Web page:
Line four:<.font face="calibri"><.font color="yellow">Message wall - tell quickly if convenient. If inconvenient, tell anyway. Muchas gracias.</.font><./font>
This line is almost identical in terms of code to line three. This time, however, the text I want displayed is "message wall - tell quickly if convenient. If inconvenient, tell anyway. Muchas gracias" with no bolding. 
Line five: the code to my signature (which won't display properly in this post). Learn how to make one here[[ ]] . By no means is this necessary in a message wall greeting. In this bit of code, the bit displayed in my final greeting is "ReadingLavender9, souffle girl of 221B" and a timestamp, with surrounding bits of information symbolising it linking to my profile as well as typeface (see: papyrus) as well as colour (brown).  
Lines six and seven: <./center> <./div> As mentioned, these act like periods in a sentence, finishing off my code - in this case, it is used to tell the computer there is no further use for center and the div command beyond my greeting. And after this, taaaaadaaaaa! A message wall greeting :D
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Adding Pictures on Articles

Hello guys, this is Jess speaking to you today on the topic of adding/editing pictures on an article.When you go to edit, hit the drop down arrow and click “Classic Editor” as the new editor will not always work for you, and it’s what I’m using for this tutorial.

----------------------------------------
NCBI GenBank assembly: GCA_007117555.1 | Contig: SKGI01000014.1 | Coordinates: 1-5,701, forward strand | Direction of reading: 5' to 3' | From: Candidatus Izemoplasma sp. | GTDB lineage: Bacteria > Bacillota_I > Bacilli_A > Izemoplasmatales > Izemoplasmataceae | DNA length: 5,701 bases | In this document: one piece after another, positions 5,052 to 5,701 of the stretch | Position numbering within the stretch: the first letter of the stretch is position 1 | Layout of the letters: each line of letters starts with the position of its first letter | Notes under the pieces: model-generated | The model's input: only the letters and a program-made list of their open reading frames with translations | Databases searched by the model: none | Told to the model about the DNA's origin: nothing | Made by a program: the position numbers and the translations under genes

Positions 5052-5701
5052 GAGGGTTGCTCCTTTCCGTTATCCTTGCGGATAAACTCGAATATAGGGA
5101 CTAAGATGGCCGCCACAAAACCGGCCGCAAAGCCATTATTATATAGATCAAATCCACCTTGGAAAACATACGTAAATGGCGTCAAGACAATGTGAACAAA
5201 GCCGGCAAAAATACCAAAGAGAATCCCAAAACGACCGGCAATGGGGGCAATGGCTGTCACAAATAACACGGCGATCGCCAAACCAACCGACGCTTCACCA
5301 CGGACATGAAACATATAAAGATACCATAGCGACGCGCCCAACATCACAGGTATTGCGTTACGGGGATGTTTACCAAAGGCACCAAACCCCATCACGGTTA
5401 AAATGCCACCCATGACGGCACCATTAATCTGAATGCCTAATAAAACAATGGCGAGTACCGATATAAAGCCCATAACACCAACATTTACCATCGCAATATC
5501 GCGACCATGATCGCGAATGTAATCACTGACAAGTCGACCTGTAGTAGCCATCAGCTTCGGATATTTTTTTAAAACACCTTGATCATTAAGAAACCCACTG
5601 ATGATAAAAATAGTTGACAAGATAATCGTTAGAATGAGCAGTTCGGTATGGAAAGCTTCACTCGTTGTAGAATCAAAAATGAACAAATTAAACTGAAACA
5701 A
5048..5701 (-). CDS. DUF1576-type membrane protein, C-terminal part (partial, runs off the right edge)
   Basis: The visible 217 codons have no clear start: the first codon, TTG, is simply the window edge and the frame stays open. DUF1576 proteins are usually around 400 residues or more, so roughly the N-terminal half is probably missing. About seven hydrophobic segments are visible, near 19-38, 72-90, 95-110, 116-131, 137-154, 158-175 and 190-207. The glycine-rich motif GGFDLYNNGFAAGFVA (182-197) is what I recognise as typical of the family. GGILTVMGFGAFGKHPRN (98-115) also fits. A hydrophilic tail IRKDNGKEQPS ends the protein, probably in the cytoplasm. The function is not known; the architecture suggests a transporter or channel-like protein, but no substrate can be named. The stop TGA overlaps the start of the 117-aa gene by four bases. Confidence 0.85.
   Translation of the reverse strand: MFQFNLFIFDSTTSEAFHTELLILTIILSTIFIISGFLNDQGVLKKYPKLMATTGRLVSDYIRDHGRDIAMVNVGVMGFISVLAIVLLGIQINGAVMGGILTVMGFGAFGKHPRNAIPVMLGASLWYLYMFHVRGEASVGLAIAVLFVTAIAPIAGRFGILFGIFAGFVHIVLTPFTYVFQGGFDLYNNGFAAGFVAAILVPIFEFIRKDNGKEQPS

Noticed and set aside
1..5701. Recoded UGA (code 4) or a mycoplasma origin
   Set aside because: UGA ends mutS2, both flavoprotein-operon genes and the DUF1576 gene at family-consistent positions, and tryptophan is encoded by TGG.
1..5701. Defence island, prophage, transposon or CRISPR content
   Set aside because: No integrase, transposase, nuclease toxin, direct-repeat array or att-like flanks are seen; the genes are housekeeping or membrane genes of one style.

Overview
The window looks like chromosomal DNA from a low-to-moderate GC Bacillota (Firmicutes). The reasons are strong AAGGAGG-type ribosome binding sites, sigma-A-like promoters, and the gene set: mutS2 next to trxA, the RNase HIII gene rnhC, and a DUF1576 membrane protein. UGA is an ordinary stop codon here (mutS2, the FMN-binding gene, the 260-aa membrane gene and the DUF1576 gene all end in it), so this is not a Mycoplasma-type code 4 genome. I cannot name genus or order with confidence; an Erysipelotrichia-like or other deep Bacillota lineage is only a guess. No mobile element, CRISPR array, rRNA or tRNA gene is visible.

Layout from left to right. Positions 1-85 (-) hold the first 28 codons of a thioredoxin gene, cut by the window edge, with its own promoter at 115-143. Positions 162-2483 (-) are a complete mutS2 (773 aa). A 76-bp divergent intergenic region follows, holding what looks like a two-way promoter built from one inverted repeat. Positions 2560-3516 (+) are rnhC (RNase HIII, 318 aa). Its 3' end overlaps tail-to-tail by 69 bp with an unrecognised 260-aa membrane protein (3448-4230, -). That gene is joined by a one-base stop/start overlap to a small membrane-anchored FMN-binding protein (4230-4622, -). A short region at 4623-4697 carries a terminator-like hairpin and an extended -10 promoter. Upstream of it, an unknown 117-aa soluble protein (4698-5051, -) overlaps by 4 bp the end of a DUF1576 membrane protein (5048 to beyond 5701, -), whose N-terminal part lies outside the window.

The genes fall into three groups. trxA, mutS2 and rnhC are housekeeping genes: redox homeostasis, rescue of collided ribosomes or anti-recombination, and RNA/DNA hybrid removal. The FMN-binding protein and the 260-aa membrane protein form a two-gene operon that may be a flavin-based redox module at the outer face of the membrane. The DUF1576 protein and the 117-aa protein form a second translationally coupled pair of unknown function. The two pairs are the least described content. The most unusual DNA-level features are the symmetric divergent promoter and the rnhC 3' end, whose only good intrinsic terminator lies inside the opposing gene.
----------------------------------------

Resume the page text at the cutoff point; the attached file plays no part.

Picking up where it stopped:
On the top right hand side there should be two tabs. One should be called “Visual” and the other should be called “Source”. You should have defaulted to visual, but we’re going to go to source mode. On the far right, you should see the title “Add features and Media” and underneath is five buttons. Click photo.

Since most of you have avatars, I’m going to guess you all know how to upload photos. But if not, click the choose file button, choose a file and hit upload.

This is what should pop up once you hit upload. Usually, you put in what you want, it spits it out onto the page for you, and you’re done. But you can do so much other stuff with pictures than just the basics here. So add the photo using the basics, and I’ll show you how to change alignment, size, link things, and caption without using the default.
When I added the picture it gave me [[File:Tumblr_11.jpg|thumb]]
Say you want to make the picture bigger. All you have to do is replace “thumb” with a number, let’s say “350px”
So you would then have [[File:Tumblr_11.jpg|350px]] Replacing thumb with a number and adding px (I believe it stands for pixels) will decrease or increase size.
So you have your nice 350px picture, but its showing up on the left instead of the center, and you have no idea how to fix that. Here’s the fix: You’re going to add another one of these to your coding: |
If you have no idea where to find that, it should be under the backspace button. If not, your keyboard is weird.
[[File:Tumblr_11.jpg|350px|center]] should center the picture, if you want it to the right, you replace center with right. If you are worried about not getting any of these steps right, you can go back and look in the visual mode and switch back to source mode.
If you want someone to be able to click on a picture that takes you to another page on the wiki, you need to add another |

For example: [[File:Tumblr_11.jpg|350px|center|link=User:CobrastyleNinja30]] If I were to click on the picture, it would take me to my User page. You can do this with regular articles also.
You must have the "link=" part, or it will be a caption. You can have links and captions on the same picture.
Lastly, If you would like to add a caption, make another | and add what you would like to say.
[[File:Tumblr_11.jpg|350px|center|We must defeat the Huns]]
You will not be able to see the caption on the visual mode. If you publish, you will be able to see your edit. 

Then your final product is: